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Geography, Uncertainty, and Polarization

  • Nolan McCarty, Jonathan Rodden, Boris Shor, Chris Tausanovitch and Christopher Warshaw...

Using new data on roll-call voting of US state legislators and public opinion in their districts, we explain how ideological polarization of voters within districts can lead to legislative polarization. In so-called “moderate” districts that switch hands between parties, legislative behavior is shaped by the fact that voters are often quite heterogeneous: the ideological distance between Democrats and Republicans within these districts is often greater than the distance between liberal cities and conservative rural areas. We root this intuition in a formal model that associates intradistrict ideological heterogeneity with uncertainty about the ideological location of the median voter. We then demonstrate that among districts with similar median voter ideologies, the difference in legislative behavior between Democratic and Republican state legislators is greater in more ideologically heterogeneous districts. Our findings suggest that accounting for the subtleties of political geography can help explain the coexistence of polarized legislators and a mass public that appears to contain many moderates.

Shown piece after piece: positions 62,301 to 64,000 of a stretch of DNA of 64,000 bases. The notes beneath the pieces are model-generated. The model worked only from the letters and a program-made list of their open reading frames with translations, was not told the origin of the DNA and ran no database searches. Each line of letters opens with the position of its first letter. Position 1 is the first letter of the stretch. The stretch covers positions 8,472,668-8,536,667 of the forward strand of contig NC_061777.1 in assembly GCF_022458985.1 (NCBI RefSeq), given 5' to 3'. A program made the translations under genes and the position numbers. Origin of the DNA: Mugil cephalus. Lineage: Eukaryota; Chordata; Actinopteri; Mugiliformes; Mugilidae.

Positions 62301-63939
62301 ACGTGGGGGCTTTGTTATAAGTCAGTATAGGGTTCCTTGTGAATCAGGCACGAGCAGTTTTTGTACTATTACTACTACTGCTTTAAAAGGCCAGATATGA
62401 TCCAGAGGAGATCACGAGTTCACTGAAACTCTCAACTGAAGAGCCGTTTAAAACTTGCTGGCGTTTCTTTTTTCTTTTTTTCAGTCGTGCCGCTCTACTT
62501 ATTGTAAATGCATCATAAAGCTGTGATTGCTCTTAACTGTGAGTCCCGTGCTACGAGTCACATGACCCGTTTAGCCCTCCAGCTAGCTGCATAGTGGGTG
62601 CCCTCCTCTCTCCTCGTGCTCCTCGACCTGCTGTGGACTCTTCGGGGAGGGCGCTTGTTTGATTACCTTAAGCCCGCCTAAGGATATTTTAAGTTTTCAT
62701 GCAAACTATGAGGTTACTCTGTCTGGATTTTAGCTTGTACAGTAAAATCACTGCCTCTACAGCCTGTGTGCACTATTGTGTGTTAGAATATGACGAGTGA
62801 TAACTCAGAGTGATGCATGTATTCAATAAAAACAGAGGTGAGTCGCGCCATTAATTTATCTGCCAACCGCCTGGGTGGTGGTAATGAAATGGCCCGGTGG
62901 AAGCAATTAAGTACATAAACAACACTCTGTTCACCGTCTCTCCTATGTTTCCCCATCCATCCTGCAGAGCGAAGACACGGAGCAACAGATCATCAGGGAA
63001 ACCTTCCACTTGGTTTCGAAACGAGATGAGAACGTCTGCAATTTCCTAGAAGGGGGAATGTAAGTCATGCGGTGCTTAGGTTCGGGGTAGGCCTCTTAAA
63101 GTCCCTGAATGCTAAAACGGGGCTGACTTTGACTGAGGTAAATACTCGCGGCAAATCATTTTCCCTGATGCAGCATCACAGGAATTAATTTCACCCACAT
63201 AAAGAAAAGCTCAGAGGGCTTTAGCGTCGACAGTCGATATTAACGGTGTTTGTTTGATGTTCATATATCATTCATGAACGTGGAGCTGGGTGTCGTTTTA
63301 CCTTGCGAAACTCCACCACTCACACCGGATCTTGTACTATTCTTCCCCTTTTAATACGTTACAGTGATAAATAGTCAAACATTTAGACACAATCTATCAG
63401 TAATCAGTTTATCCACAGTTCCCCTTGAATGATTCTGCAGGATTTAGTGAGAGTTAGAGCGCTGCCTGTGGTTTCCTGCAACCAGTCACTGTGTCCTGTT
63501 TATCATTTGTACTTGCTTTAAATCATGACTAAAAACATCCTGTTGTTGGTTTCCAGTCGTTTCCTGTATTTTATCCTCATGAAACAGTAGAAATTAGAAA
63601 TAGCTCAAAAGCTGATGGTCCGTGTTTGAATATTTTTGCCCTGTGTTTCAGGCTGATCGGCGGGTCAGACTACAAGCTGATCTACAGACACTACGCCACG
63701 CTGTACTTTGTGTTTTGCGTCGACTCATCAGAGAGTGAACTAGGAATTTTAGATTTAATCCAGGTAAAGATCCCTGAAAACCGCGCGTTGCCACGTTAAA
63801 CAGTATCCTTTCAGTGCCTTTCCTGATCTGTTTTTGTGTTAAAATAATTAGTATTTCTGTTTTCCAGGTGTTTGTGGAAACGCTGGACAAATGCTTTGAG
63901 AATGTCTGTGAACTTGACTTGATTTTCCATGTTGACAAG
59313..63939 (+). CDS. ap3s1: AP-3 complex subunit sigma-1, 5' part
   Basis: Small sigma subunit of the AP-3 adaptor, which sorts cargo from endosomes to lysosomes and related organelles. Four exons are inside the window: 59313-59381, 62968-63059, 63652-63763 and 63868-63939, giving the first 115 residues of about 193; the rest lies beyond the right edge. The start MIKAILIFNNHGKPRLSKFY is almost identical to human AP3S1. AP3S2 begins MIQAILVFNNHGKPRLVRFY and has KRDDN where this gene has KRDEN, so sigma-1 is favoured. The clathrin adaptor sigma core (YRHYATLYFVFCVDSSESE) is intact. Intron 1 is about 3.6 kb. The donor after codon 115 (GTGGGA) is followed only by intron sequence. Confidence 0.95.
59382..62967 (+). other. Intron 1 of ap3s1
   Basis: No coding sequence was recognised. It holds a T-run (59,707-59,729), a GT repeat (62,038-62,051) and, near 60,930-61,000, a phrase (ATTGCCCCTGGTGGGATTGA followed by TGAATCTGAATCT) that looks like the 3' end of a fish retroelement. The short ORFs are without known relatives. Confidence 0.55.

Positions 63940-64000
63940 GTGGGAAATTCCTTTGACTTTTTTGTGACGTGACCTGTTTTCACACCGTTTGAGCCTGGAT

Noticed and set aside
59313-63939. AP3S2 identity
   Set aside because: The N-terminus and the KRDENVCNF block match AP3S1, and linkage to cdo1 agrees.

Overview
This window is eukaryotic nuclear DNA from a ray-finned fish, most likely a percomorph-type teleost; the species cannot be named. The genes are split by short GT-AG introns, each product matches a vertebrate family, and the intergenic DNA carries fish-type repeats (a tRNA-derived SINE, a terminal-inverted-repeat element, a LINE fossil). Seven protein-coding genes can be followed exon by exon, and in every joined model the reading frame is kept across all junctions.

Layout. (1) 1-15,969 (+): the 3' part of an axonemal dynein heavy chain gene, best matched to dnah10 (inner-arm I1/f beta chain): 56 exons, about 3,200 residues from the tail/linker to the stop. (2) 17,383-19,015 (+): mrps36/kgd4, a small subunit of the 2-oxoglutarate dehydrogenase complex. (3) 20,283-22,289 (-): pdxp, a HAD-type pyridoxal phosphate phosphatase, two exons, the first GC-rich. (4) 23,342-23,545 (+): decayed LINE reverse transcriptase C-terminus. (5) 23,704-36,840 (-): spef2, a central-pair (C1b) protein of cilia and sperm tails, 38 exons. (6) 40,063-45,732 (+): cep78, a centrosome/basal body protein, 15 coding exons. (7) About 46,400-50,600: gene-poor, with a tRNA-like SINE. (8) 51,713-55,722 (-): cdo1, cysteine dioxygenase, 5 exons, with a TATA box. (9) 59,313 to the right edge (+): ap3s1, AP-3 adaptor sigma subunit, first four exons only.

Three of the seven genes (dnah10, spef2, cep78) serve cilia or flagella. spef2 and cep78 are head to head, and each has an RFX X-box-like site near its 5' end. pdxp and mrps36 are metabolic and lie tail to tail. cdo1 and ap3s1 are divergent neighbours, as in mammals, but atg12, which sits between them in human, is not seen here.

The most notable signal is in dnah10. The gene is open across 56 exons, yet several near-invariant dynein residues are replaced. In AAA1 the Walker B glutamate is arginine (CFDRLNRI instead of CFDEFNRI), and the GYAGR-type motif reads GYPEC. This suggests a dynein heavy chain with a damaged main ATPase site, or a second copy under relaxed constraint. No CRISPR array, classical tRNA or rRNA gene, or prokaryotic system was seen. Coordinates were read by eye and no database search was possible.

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Nolan McCarty is the Professor in the Department of Politics, the Woodrow Wilson School, Princeton University, 212 Robertson Hall, Princeton, NJ 08544 ( Jonathan Rodden is the Professor in the Department of Political Science and Senior Fellow in the Hoover Institution, Stanford University, Encina Hall Central, Room 444, Stanford, CA 94305 ( Boris Shor is an Assistant Professor in the Department of Political Science, University of Houston, 389 Phillip Guthrie Hoffman Hall, Houston, TX 77004 ( Chris Tausanovitch is an Assistant Professor in the Department of Political Science, 3383 Bunche Hall, UCLA, Los Angeles, CA 90095 ( Christopher Warshaw is an Assistant Professor in the Department of Political Science, George Washington University, 422 Monroe Hall, 2115 G St. NW, Washington, DC 20052 ( Earlier versions of this paper were presented at the 2013 Annual Meetings of the American Political Science Association, the 2014 Conference on the Causes and Consequences of Policy Uncertainty at Princeton University, the 2014 European Political Science Association, and the Princeton Geneva Conference on Political Representation. The authors thank seminar participants at the Institute for Advanced Study, Harvard, Northwestern, and the DC area political science group. The authors thank Project Votesmart for access to NPAT survey data. The roll-call data collection has been supported financially by the John and Laura Arnold Foundation, Russell Sage Foundation, the Princeton University Woodrow Wilson School, the Robert Wood Johnson Scholar in Health Policy program, and NSF Grants SES-1059716 and SES-1060092. Special thanks are due to Michelle Anderson and Peter Koppstein for running the roll-call data collection effort. The authors also thank the following for exemplary research assistance: Steve Rogers, Michael Barber, and Chad Levinson. To view supplementary material for this article, please visit

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Political Science Research and Methods
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